Smoking inequalities and tobacco control policies in Europe

Phd thesis, Mirte A. G. Kuipers
Publication: 02-06-2016

Smoking is the worlds’ leading avoidable cause of mortality and kills 6 million people each year. Individuals of lower socioeconomic status are more likely to initiate smoking and less likely to quit smoking. Tobacco control policies have been implemented in the last decades, but although smoking prevalence decreased, smoking inequalities increased over time. This thesis aimed at assessing socioeconomic inequalities in smoking in Europe and the effects of tobacco control policies on smoking and smoking inequalities.

The findings show that adolescents’ own educational performance is more predictive of smoking than their parents’ socioeconomic status. The level of adolescent smoking changed over time and varied between European countries. More strongly developed tobacco control policies were related to lower smoking rates. In general, this effect was observed in high as well as low educational groups. However, inequalities in smoking between these groups remain undiminished.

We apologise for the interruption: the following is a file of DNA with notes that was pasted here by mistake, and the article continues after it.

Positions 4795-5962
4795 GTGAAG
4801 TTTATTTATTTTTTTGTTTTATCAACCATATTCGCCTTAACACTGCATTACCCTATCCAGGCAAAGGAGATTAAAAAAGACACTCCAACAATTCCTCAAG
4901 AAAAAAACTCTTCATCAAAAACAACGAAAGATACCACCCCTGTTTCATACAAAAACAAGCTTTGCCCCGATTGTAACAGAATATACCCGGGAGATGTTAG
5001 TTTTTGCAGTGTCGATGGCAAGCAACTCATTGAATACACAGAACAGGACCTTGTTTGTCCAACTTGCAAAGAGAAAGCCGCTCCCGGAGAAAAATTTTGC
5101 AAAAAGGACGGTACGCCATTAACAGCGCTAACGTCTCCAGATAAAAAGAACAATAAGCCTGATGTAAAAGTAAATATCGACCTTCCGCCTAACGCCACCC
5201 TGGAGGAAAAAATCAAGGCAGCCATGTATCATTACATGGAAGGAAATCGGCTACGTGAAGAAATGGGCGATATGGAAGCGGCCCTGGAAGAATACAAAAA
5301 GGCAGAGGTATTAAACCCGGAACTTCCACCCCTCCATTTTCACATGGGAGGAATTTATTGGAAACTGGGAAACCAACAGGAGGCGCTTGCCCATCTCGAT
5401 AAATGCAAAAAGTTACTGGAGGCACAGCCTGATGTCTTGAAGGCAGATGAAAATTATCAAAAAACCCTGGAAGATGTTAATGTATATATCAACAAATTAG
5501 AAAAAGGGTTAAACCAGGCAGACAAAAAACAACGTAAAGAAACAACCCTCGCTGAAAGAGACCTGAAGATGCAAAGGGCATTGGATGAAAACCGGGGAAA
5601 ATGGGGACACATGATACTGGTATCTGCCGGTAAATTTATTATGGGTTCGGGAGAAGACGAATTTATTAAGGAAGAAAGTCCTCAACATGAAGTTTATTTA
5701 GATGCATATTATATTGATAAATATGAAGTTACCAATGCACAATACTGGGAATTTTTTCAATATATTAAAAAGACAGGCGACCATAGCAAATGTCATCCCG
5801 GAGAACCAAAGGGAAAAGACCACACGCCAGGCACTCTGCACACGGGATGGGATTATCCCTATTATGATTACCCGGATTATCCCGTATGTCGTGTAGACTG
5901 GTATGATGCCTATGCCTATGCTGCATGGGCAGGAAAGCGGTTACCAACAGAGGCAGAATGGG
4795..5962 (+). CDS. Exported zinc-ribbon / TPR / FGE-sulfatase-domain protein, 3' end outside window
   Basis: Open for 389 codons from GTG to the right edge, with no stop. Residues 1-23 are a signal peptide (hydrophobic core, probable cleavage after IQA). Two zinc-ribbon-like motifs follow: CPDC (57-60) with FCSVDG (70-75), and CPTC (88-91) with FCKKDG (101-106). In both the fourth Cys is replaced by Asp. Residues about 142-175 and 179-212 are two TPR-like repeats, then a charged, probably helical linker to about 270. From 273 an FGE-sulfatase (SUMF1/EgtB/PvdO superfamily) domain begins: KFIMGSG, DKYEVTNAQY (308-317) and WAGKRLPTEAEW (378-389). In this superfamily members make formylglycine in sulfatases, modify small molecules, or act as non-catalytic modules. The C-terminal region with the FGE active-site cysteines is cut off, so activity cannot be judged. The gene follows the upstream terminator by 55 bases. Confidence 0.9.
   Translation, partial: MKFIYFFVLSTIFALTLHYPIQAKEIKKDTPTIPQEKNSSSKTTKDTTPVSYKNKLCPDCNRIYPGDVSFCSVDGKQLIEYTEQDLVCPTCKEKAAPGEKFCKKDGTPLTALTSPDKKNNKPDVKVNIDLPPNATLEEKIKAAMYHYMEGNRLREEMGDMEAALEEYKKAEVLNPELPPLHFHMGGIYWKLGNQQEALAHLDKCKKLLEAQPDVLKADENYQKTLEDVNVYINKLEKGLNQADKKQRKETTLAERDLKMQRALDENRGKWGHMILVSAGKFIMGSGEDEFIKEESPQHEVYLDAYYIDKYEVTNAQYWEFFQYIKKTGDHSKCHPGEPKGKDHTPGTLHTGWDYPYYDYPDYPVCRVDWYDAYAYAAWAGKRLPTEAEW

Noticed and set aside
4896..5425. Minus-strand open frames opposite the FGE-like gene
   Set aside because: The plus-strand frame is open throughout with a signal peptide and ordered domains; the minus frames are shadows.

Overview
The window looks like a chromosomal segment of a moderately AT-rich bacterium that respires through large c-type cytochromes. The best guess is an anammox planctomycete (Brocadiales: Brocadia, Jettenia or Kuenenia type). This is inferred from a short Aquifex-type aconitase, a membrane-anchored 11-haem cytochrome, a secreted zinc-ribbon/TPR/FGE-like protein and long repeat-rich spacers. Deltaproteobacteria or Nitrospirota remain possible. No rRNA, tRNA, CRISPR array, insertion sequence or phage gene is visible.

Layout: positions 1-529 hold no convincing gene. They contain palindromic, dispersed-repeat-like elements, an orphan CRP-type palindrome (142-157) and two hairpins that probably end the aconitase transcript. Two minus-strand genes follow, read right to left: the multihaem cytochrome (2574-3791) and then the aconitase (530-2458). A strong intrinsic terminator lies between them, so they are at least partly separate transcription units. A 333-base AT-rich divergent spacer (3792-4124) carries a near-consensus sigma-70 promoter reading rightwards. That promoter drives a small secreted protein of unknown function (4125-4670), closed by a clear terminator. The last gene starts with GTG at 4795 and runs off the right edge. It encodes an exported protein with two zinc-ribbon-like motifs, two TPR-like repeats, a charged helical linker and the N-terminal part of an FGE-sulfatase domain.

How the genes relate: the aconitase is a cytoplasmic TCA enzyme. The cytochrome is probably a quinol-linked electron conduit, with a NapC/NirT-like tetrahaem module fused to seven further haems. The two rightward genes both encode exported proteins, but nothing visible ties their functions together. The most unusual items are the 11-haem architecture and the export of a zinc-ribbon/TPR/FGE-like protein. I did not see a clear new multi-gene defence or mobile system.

This thesis concludes that future socioeconomic inequalities in smoking may be reduced if youth access to tobacco is further constrained, students who perform more poorly in school are provided with individual support, and tobacco is de-normalised in such ways that smokers are not stigmatised or considered rebels.

Read the thesis here.